Asbury Seminary, The Methodist Church, And The Myth Of Liberal Tolerance

In the fall of 1987, in my first semester of my first year at Asbury Seminary, I met with two ordination representatives from what would ultimately become my annual conference in the United Methodist Church. At the end of the interview, one of them pulled me aside and said, “I’m not telling you that you have to transfer, but it might help you get ordained if you spent some time at one of our official schools. It might broaden your perspective a bit.”


I never did transfer and the ordination happened without too much difficulty, but that conversation sure has stuck with me.

Here’s the backstory: Asbury, while thoroughly Methodist in theology and ethos, is not one of the thirteen official United Methodist Seminaries.  It is much larger than any of those thirteen but from its inception has functioned as de facto loyal opposition:  deeply steeped in Methodist thought yet not bound by all its denominational machinations.

And, as it played out, more conservative & orthodox in the theological education it provides to its students.   What does that mean?  Compared to denominational schools, it holds a higher view of the authority of Scripture, a greater urgency on the reality of heaven and hell, a stronger focus on the uniqueness of Jesus, and a more enduring commitment to historic Christian teaching on matters of sexuality.  You can read Asbury’s Statement of Faith here.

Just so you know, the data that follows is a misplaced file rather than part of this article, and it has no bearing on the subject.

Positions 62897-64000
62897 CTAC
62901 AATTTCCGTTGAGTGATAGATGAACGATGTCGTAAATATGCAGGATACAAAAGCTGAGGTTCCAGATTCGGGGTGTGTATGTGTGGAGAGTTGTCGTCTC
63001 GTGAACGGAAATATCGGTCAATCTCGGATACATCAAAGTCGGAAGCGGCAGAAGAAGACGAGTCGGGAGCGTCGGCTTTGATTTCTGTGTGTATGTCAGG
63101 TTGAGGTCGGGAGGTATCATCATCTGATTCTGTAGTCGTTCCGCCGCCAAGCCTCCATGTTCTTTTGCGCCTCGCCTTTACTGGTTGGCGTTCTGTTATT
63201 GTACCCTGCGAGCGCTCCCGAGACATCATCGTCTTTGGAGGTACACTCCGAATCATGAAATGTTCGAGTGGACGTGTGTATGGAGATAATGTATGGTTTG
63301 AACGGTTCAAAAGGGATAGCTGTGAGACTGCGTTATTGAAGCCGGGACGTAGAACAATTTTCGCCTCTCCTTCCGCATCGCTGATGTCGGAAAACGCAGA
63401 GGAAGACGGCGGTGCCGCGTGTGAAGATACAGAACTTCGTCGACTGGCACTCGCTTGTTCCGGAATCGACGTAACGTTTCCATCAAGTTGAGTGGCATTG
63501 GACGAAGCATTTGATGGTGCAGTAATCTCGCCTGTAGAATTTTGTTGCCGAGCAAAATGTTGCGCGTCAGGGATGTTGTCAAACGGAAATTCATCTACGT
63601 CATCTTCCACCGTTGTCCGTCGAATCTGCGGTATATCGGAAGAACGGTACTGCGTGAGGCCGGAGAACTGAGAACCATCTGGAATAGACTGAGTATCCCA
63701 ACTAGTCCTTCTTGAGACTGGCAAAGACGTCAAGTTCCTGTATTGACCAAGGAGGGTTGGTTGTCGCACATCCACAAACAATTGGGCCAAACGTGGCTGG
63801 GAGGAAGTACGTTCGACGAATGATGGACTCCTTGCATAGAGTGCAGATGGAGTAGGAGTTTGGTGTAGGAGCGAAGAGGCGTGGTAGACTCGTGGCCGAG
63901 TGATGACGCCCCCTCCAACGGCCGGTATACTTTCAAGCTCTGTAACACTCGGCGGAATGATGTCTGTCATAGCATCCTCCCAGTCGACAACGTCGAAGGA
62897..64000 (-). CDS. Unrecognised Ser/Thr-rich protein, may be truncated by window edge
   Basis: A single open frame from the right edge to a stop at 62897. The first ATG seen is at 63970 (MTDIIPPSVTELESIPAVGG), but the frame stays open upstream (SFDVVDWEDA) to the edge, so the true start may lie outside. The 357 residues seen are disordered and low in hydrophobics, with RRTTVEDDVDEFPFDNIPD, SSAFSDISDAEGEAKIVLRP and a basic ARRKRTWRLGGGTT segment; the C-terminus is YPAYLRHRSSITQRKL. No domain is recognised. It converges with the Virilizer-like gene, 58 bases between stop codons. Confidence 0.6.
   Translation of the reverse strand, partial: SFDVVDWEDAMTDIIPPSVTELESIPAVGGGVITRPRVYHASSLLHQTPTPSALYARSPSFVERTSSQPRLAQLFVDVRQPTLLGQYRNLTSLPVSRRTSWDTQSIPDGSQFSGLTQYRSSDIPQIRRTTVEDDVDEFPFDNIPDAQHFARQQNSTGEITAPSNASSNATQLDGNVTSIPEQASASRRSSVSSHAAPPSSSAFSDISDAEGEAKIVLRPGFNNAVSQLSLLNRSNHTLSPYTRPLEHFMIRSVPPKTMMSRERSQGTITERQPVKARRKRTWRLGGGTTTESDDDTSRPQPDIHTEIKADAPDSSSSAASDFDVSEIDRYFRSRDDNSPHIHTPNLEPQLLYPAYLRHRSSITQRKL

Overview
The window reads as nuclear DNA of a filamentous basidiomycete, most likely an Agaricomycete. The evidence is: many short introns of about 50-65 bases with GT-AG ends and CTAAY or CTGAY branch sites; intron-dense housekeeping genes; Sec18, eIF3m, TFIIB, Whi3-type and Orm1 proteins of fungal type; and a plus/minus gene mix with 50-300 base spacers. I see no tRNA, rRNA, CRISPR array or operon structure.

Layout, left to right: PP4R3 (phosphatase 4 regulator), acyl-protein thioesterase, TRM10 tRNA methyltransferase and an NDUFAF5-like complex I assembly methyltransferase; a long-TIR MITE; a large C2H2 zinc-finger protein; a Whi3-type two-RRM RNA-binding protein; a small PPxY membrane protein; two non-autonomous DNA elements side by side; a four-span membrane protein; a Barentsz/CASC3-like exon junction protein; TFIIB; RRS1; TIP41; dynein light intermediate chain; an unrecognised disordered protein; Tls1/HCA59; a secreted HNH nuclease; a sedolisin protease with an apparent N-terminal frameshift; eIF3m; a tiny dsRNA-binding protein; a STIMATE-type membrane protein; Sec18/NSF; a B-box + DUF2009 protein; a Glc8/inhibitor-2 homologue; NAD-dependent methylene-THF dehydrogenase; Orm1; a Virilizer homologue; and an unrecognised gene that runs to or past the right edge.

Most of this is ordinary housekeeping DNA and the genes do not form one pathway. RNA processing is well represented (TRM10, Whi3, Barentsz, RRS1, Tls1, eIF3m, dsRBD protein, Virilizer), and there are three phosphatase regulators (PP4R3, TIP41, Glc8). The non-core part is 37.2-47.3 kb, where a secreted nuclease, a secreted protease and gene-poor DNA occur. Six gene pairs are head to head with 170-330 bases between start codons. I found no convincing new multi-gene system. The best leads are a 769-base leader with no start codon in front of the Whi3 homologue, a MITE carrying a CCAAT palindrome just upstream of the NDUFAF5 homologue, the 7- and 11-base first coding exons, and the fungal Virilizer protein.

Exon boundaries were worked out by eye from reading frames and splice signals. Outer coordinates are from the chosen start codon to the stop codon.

That public commitment to orthodoxy and detailed list of  “What We Believe” is unique among theological schools in the Methodist family.

Why does all this matter and what does it have to do with that conversation way back in 1987?

Because the assumption behind that representative’s advice was this: since Asbury is confessional and conservative, your education is not well rounded enough.  You need to go a more liberal school to grow more tolerant.

As if because our school takes a stand we don’t ever read/encounter/think about opposing views.

In fact, back in September a blog comment  caught my eye because it echoed those same sentiments in reference to Asbury’s president Tim TennentI can only gather from this that the free exchange of ideas is not a value at Asbury.

The fact is, nothing could be further from the truth.  In my time there, we became well-versed with higher criticism of the bible, theologies of liberation, and the tenets of classic 20th century liberalism.  More than a few of us came to regard portions of those perspectives as our own.  From all I can tell, that same educational experience exists today.

Instead of ignoring the forces in the church that would separate our theology from the roots of the Apostles’ Creed, we dug deep into them.

I think the better question is this: at our most left-leaning schools, such as Claremont and Iliff and the recently beleagured St. Paul’s, are students being exposed to top notch evangelical thinking?  Are they sitting at the digital feet of Ben Witherington, Thomas Oden, and, egad, even the Calvinist John Piper?

In my experience theological liberals hardly have a corner on the market of open-mindedness.  Many of them, I suspect, shut their minds a long time ago.

Really, what I long for is the day when the theological landscape has shifted to the point that Annual Conference ordination representatives pull seminarians aside and say, “I’m not telling you that you have to transfer, but you might think of some time at Asbury.  It might broaden your perspective a bit.”